Organ Procurement Organizations (OPOs) play a crucial role in ensuring that an immensely valuable, but scarce resource—transplantable human organs—becomes available to seriously ill patients who are on a waiting list for an organ transplant. OPOs are responsible for identifying potential organ donors and for obtaining as many organs as possible from those donors. They are also responsible for ensuring that the organs they obtain are properly preserved and quickly delivered to a suitable recipient awaiting transplantation. Therefore OPO performance is a critical element of the organ transplantation system in the United States. 71 Fed. Reg. 30892 (May 31, 2006).
Section 1138 of the Social Security Act (the Act) (42 U.S.C. 1320b–8) provides the statutory qualifications and requirements that an OPO must meet in order for organ procurement costs to be reimbursed under the Medicare or Medicaid programs. Section 1138(b) of the Act also specifies that an OPO must operate under a grant made under section 371(a) of the PHS Act or must be certified or re-certified by the Secretary as meeting the standards to be a qualified OPO. Id.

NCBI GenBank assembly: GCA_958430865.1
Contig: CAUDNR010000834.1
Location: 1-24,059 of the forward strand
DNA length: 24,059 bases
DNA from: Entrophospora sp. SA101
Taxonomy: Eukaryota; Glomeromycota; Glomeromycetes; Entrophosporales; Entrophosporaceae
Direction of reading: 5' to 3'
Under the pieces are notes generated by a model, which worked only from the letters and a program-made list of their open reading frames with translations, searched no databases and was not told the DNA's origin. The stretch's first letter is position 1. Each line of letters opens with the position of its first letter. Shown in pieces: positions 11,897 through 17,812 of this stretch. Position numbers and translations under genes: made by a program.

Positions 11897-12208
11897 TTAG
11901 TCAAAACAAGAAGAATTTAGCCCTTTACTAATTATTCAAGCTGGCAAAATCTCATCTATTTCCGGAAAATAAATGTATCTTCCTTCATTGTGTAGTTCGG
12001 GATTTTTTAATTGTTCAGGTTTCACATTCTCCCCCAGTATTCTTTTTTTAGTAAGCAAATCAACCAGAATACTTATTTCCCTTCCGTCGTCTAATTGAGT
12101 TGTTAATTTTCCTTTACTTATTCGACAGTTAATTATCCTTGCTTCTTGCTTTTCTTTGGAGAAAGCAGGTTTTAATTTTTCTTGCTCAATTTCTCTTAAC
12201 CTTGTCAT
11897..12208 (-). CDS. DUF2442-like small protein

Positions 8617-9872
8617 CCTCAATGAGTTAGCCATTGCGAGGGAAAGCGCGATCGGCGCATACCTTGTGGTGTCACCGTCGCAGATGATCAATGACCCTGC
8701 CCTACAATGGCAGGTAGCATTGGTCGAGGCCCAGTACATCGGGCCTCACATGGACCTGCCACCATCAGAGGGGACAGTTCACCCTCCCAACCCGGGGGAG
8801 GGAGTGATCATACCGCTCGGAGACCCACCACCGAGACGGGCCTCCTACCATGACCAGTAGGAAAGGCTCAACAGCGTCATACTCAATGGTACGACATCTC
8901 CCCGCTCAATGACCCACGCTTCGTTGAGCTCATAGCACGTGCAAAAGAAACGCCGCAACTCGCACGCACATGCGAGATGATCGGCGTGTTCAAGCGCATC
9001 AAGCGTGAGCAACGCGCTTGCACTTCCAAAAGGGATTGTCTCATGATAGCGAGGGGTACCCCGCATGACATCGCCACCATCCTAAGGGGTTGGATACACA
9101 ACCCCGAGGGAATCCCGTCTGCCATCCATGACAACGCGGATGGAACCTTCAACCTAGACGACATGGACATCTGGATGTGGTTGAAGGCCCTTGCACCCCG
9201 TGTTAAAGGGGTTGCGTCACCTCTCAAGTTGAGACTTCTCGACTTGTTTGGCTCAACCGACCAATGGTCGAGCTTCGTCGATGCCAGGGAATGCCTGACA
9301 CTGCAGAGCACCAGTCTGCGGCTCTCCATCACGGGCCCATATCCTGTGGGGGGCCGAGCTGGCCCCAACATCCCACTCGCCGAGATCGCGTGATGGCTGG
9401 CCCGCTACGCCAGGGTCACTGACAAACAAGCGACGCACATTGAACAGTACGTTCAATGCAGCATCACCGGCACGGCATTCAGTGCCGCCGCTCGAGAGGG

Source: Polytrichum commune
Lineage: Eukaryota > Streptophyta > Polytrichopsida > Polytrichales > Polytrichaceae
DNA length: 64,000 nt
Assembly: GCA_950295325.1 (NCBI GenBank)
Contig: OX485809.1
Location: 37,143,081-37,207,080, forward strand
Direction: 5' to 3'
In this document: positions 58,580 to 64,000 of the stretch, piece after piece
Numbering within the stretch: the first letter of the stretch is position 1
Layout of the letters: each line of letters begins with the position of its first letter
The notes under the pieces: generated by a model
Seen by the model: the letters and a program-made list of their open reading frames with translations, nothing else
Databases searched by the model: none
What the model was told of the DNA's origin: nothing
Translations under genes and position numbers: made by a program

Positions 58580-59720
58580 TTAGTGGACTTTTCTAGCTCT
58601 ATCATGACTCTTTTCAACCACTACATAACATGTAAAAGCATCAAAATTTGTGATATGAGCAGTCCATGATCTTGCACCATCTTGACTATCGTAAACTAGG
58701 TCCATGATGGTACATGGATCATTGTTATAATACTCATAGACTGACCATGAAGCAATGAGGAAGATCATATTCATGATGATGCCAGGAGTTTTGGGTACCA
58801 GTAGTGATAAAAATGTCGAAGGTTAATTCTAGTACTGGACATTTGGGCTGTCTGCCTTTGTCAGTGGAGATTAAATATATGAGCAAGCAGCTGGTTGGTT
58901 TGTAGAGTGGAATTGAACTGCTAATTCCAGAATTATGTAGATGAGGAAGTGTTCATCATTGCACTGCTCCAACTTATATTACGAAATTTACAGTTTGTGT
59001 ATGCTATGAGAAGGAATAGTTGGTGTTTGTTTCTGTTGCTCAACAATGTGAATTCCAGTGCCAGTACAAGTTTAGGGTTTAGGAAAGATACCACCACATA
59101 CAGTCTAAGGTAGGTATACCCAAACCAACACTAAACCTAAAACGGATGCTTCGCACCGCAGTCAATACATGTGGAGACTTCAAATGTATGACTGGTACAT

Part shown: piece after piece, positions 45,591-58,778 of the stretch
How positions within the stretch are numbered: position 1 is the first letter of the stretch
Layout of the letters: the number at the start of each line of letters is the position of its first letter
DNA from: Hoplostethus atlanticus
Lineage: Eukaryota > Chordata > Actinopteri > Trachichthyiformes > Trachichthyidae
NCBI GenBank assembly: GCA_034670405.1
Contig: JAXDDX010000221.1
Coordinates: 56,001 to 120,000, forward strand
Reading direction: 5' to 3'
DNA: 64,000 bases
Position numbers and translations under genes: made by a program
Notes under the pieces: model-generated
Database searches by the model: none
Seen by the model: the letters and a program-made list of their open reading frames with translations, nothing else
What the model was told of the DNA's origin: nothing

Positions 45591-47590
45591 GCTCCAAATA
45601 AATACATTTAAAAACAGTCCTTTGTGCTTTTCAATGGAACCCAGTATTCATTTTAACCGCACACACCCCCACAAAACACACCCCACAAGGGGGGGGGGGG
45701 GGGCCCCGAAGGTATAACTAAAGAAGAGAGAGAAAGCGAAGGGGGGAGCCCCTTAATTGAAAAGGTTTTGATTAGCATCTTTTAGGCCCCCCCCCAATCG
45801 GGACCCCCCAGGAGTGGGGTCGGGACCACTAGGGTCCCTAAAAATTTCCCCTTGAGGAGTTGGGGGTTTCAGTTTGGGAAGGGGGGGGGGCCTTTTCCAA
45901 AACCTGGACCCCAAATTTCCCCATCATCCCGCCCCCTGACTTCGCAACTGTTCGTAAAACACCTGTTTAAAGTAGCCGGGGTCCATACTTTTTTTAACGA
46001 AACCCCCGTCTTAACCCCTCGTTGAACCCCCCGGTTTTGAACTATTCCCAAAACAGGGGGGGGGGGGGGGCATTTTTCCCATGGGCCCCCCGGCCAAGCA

Medicare’s share of organ acquisition costs is based on a ratio of Medicare usable organs to total usable organs. Medicare usable organs are those transplanted into Medicare beneficiaries as well as organs that are excised at the transplant center and furnished to an OPO. Organs transplanted into individuals for whom Medicare is the secondary payor will usually be treated as Medicare usable organs.
The Medicare share is calculated by multiplying the organ acquisition costs for each organ cost center by the Medicare percentage and then offsetting revenue obtained from the provision of organs to OPOs and payments made by primary payors for Medicare patients. Transplant centers may charge an OPO either a standard acquisition charge or departmental charges actually incurred for the organ retrieval services.
Excerpt from Rebecca Burke, Issues in Transplant Center Reimbursement, 6 HOSPITALS & HEALTH SYSTEMS RX 1, 12-13 (Spring 2004).